Solomon made a mess of things. God loved him and gave him unique privileges. As David’s favored son Solomon was made the head of an eternal kingdom. He became God’s inaugural temple-builder—what his father sought but had been denied. God appeared to Solomon twice and gave him special gifts of wisdom and wealth. Yet Solomon soon turned away from God’s love and loved foreign wives and their gods in place of Yahweh. This offended God and led, after Solomon death, to a near collapse of the kingdom.
What went wrong? Solomon was too much a Westerner. Or, to avoid the anachronism, we Westerners can look back to Solomon as both a foreshadowing of who we are; and a warning about where we might be headed.
What do we share with Solomon? A passionate pragmatism.
Solomon was a brilliant theologian if his prayer at the consecration of the temple tells us anything. His view of God was transcendent and captivating. He was also a remarkable builder with splendid new structures everywhere. It was both literally and figuratively Israel’s golden age. He was also an astute politician and national leader. And that, it seems, is where his pragmatism prospered most. He felt he needed to form some secure alliances with the other regional kings so he adopted the custom of his era: marriage treaties with regional kings and kingdoms.
The idea made practical sense. A good father-in-law was unlikely to have a war with his son-in-law, especially if a child and grandchild or two came on the scene. So kings agreed to set up bridal treaties with each other. A major coup for Solomon, then, was to marry one of the Egyptian Pharaoh’s daughters—given that Egypt posed the most immediate threat to Israel’s security. After that the ever practical Solomon was quick to find other royal brides: taking wives from Moab, Ammon, Edom, Sidon, and the Hittites (1 Kings 11:1).
What came with these treaty marriages? First a foreign bride needed a local home and freedom to worship her own gods. So a host of new worship centers for foreign deities were built just beyond the Jerusalem city limits. Why these outlying locations? Because God had forbidden any intermarriage with foreigners who worshiped other gods “for surely they will turn away your heart after their gods” (1 Kings 11:2).
Yet Solomon, it seems, felt that God’s demands were impractical. And as a king Solomon wanted to protect his kingdom, no matter what God said! So he “accepted” God’s prohibition by building any false temples outside the city limits. God could have his own space that way!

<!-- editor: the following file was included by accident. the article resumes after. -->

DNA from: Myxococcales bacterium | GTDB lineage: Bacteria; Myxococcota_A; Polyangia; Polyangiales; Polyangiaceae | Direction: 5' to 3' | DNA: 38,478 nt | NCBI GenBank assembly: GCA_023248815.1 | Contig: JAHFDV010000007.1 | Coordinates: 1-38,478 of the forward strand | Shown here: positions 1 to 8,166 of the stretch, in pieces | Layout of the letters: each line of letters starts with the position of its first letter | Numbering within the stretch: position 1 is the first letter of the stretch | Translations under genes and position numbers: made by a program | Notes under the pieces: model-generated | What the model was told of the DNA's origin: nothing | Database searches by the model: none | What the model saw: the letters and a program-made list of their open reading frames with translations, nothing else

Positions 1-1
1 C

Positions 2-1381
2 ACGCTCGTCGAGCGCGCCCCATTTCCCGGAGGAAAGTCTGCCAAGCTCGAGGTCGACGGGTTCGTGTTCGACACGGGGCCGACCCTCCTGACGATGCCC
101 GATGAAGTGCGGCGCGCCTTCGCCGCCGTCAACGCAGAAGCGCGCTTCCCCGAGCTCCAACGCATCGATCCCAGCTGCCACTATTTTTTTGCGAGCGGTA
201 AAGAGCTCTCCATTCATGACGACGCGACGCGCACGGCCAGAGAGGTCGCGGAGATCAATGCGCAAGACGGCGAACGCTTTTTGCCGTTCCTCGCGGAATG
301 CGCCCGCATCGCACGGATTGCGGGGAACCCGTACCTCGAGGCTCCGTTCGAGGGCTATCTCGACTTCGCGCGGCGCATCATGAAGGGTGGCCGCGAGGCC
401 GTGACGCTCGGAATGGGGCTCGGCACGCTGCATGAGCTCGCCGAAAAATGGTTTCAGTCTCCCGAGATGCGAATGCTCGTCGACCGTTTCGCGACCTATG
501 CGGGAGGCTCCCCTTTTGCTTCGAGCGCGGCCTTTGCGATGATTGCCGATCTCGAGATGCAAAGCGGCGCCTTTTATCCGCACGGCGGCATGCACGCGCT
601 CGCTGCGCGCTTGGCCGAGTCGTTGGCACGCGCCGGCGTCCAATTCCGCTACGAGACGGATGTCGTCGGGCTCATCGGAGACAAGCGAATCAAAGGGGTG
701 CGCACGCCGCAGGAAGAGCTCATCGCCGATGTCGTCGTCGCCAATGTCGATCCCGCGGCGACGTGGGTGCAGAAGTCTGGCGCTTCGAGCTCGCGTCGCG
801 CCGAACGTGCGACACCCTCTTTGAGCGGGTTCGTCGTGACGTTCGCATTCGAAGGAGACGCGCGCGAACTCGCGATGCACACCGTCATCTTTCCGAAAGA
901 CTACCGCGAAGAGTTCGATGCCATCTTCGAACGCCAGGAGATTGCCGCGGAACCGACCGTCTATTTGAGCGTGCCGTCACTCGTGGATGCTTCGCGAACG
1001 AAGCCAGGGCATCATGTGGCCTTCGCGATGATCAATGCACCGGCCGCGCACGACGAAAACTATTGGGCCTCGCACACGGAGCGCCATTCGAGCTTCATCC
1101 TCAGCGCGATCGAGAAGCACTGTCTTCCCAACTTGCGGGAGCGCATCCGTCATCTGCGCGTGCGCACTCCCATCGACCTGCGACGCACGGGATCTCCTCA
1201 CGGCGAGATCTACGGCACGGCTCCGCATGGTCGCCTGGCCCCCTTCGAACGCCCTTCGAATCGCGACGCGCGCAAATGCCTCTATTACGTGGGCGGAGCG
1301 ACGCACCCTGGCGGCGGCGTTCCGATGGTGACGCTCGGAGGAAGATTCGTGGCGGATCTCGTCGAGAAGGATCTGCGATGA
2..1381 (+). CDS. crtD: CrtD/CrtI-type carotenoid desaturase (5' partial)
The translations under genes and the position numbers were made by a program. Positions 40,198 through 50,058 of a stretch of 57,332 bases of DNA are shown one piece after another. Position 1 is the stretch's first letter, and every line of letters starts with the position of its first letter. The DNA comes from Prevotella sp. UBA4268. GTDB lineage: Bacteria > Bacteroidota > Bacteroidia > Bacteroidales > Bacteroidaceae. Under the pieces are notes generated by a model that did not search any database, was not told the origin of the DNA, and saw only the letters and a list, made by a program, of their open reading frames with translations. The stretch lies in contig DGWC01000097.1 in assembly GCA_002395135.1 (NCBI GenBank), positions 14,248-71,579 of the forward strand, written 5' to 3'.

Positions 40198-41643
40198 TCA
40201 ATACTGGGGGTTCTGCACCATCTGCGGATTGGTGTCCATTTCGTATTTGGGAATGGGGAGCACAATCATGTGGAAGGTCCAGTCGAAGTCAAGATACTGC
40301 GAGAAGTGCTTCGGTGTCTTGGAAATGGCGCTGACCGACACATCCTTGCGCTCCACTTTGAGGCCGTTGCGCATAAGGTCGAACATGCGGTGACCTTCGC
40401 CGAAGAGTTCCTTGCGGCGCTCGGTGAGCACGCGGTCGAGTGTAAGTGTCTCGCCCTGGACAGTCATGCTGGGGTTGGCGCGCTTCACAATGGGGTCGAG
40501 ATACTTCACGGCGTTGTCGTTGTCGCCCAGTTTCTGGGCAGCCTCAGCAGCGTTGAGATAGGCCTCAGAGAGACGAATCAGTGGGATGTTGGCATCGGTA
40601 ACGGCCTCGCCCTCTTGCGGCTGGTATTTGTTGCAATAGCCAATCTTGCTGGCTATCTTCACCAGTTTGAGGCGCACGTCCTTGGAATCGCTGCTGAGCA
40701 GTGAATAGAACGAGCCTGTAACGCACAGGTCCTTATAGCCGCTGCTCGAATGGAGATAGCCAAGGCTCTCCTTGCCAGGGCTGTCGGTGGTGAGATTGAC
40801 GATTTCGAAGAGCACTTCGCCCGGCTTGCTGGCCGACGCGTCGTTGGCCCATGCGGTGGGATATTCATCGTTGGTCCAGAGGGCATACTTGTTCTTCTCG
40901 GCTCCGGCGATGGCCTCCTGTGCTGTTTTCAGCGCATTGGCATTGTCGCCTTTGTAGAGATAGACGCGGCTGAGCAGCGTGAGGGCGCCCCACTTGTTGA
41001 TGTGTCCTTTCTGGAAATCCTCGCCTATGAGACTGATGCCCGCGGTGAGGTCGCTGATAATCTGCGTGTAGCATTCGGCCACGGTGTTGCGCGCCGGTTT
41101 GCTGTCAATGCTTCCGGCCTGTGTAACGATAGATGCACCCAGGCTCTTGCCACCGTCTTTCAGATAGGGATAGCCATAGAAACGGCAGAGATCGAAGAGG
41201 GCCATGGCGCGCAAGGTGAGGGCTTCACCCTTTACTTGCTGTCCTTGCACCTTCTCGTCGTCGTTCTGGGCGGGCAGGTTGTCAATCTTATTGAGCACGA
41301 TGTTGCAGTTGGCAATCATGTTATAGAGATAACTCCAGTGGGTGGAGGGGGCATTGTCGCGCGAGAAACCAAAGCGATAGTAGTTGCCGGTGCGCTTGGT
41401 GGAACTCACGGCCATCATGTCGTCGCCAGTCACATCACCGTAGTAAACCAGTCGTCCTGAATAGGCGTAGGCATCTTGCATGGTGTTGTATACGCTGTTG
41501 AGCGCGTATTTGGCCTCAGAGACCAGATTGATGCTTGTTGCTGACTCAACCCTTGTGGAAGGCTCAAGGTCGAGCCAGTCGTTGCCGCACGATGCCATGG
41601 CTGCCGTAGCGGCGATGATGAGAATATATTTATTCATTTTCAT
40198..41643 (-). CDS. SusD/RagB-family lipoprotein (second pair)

Solomon was also a man of passions. When his new wives came to town he was ready to do his duties: children were needed. We can guess, by the way, that the foreign wives told him that it was important to honor their gods in such sacred moments as the procreative act. It was, Solomon probably rationalized, a small but practical step to take. Could there be any harm in offering a pinch of incense in the pretense of worship to a non-existent deity? Certainly not.
What was the result? “For when Solomon was old his wives turned away his heart after other gods, and his heart was not wholly true to the LORD his God” (1 Kings 11:4). God’s response? He tore the kingdom apart, except for “one tribe to your son, for the sake of David my servant” (verse 13).
Today we are nothing if not passionately pragmatic, wholly in line with Solomon’s wisdom. God’s word? We’re happy to follow it as long as it makes sense to us. Yet God must never block our passionate pursuit of success. We need security, don’t we? And God needs to be more realistic by accepting the space in life we leave for him.
I wonder, though, if Solomon’s heritage might offer another lesson: that, unlike us, God is not a pragmatist. He quickly shattered Solomon’s well-laid plans as soon as his son and successor came to power.
So Solomon, for all his wisdom, had been a fool. True security only comes from an impractical passion for God who knows our needs better than we do. For true wisdom we need to seek first his kingdom and righteousness; then let him take it from there.